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State v. Raynor

Supreme Court of Connecticut

December 24, 2019

STATE OF CONNECTICUT
v.
JAMES RAYNOR

          Argued January 16, 2019

         Procedural History

         Substitute information charging the defendant with the crimes of assault in the first degree as an accessory and conspiracy to commit assault in the first degree, brought to the Superior Court in the judicial district of Hartford and tried to the jury before Mullarkey, J.; verdict and judgment of guilty, from which the defendant appealed to the Appellate Court, DiPentima, C. J., and Sheldon and Flynn, Js., which affirmed the trial court's judgment, and the defendant, on the granting of certification, appealed to this court. Affirmed.

          Alice Osedach, assistant public defender, for the appellant (defendant).

          Timothy J. Sugrue, assistant state's attorney, with whom, on the brief, were Gail P. Hardy, state's attorney, and David L. Zagaja, senior assistant state's attorney, for the appellee (state).

          Robinson, C. J., and Palmer, McDonald, D'Auria, Kahn, Ecker and Vertefeuille, Js.

          OPINION

          PER CURIAM.

         The defendant, James Raynor, appeals, upon our grant of his petition for certification, [1]from the judgment of the Appellate Court affirming his conviction, rendered after a jury trial, of assault in the first degree as an accessory in violation of General Statutes §§ 53a-59 (a) (5) and 53a-8, and conspiracy to commit assault in the first degree in violation of General Statutes §§ 53a-59 (a) (5) and 53a-48. State v. Raynor, 175 Conn.App. 409, 412-13, 167 A.3d 1076 (2017). On appeal, the defendant claims that the Appellate Court incorrectly concluded that that the record was inadequate to review his challenge under Batson v. Kentucky, 476 U.S. 79, 106 S.Ct. 1712, 90 L.Ed.2d 69 (1986), to the prosecutor's exercise of a peremptory challenge on prospective juror R.E.[2] on the basis of his employment history, even though the record does not indicate the race or ethnicity of both R.E. and one of the two jurors, I.L. and G.H., whom the defendant highlighted as examples of disparate treatment by the prosecutor. In response, the state disagrees and also proffers, as an alternative ground for affirmance, that the trial court did not commit clear error in finding that the prosecutor did not engage in purposeful discrimination when he peremptorily challenged R.E. We affirm the judgment of the Appellate Court.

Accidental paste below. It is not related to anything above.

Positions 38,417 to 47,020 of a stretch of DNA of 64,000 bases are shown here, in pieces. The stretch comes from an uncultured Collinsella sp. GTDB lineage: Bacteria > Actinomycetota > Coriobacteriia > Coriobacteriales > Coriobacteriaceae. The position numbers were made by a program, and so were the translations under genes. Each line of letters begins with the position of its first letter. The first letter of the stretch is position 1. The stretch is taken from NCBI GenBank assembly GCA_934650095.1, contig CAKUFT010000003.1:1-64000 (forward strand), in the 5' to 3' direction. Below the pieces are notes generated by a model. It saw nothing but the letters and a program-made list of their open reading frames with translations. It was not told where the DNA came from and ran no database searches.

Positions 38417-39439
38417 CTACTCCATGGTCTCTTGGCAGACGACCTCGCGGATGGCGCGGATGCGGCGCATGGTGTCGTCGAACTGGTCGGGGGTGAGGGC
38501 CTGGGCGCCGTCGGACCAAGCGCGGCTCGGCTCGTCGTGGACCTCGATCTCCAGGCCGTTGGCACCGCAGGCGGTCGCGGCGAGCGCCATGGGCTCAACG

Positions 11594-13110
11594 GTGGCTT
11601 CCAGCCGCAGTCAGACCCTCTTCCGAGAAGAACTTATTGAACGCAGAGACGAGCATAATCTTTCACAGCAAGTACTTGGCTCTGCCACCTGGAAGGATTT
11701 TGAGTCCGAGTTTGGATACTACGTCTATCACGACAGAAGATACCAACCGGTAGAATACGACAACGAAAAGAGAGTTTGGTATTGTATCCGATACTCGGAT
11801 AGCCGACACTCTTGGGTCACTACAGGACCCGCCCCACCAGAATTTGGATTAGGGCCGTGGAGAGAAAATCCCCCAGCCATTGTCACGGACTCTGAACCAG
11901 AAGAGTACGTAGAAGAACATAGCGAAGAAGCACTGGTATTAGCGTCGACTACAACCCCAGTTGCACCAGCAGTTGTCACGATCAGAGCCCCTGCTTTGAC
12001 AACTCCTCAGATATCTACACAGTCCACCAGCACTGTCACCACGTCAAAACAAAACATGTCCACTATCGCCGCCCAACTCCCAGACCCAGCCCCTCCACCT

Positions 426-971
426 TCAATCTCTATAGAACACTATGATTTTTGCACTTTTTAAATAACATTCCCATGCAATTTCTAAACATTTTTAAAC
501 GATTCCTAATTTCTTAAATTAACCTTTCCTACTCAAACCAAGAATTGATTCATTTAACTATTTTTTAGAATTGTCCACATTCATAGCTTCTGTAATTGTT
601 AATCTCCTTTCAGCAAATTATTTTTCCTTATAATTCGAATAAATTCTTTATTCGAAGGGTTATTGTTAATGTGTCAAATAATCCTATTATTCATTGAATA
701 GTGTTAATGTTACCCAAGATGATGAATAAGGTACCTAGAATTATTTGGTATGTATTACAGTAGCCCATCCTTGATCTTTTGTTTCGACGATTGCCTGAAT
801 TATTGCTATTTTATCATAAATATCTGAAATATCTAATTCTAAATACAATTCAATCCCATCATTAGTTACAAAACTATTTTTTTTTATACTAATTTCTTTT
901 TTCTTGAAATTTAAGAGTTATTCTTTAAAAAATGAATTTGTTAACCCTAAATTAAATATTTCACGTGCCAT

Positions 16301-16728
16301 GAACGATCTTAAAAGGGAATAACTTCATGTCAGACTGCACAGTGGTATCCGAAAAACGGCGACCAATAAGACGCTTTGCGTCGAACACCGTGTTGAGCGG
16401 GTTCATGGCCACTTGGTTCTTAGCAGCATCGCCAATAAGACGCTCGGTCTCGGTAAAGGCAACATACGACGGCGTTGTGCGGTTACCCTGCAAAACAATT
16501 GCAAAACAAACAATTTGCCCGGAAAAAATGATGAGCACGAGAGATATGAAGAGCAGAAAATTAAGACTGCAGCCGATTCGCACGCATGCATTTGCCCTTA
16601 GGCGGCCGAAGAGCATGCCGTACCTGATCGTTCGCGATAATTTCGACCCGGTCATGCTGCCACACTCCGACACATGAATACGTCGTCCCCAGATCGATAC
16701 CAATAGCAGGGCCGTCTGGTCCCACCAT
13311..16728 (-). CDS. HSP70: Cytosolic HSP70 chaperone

The Appellate Court's opinion sets forth the following relevant facts and procedural history. ‘‘Jury selection occurred over the course of two days, October 30 and 31, 2014. On the first day of jury selection, the parties conducted voir dire of a prospective juror, R.E. Prior to defense counsel's questioning of R.E., the court inquired as to whether R.E. would suffer any financial hardship by participating in jury duty. In response, R.E. initially informed the court that, although he worked part-time, his shift began at 4:30 p.m. and . . . his job was within walking distance of the courthouse. The court then asked R.E. to contact his employer to determine whether he would be compensated for any work he missed or, alternatively, whether he would be able to begin his shift after 5 p.m. After speaking with his employer, R.E. stated that, if he were selected to serve, he would be able to start his shifts after the court had adjourned for the day, and thus he had no financial concerns about being selected as a juror.

         ‘‘Thereafter, defense counsel questioned R.E. as to whether he could keep an open mind, determine which witnesses were credible, follow the court's instructions on the law, and engage in a free exchange of ideas with his fellow jurors during deliberations. R.E. answered in the affirmative to each of these questions. Thereafter, the following colloquy occurred during the prosecutor's voir dire of R.E.:

‘‘ ‘[The Prosecutor]: . . . You're from Hartford?
‘‘ ‘[R.E.]: Yes.
‘‘ ‘[The Prosecutor]: You haven't heard anything about this incident-
‘‘ ‘[R.E.]: No, sir.
‘‘ ‘[The Prosecutor]: -which was presented to you? None of the names that were listed to you sounded familiar-
‘‘ ‘[R.E.]: No, sir.
‘‘ ‘[The Prosecutor]: -anything like that? So, you're [employed] at Easter Seals. You've been there for ...

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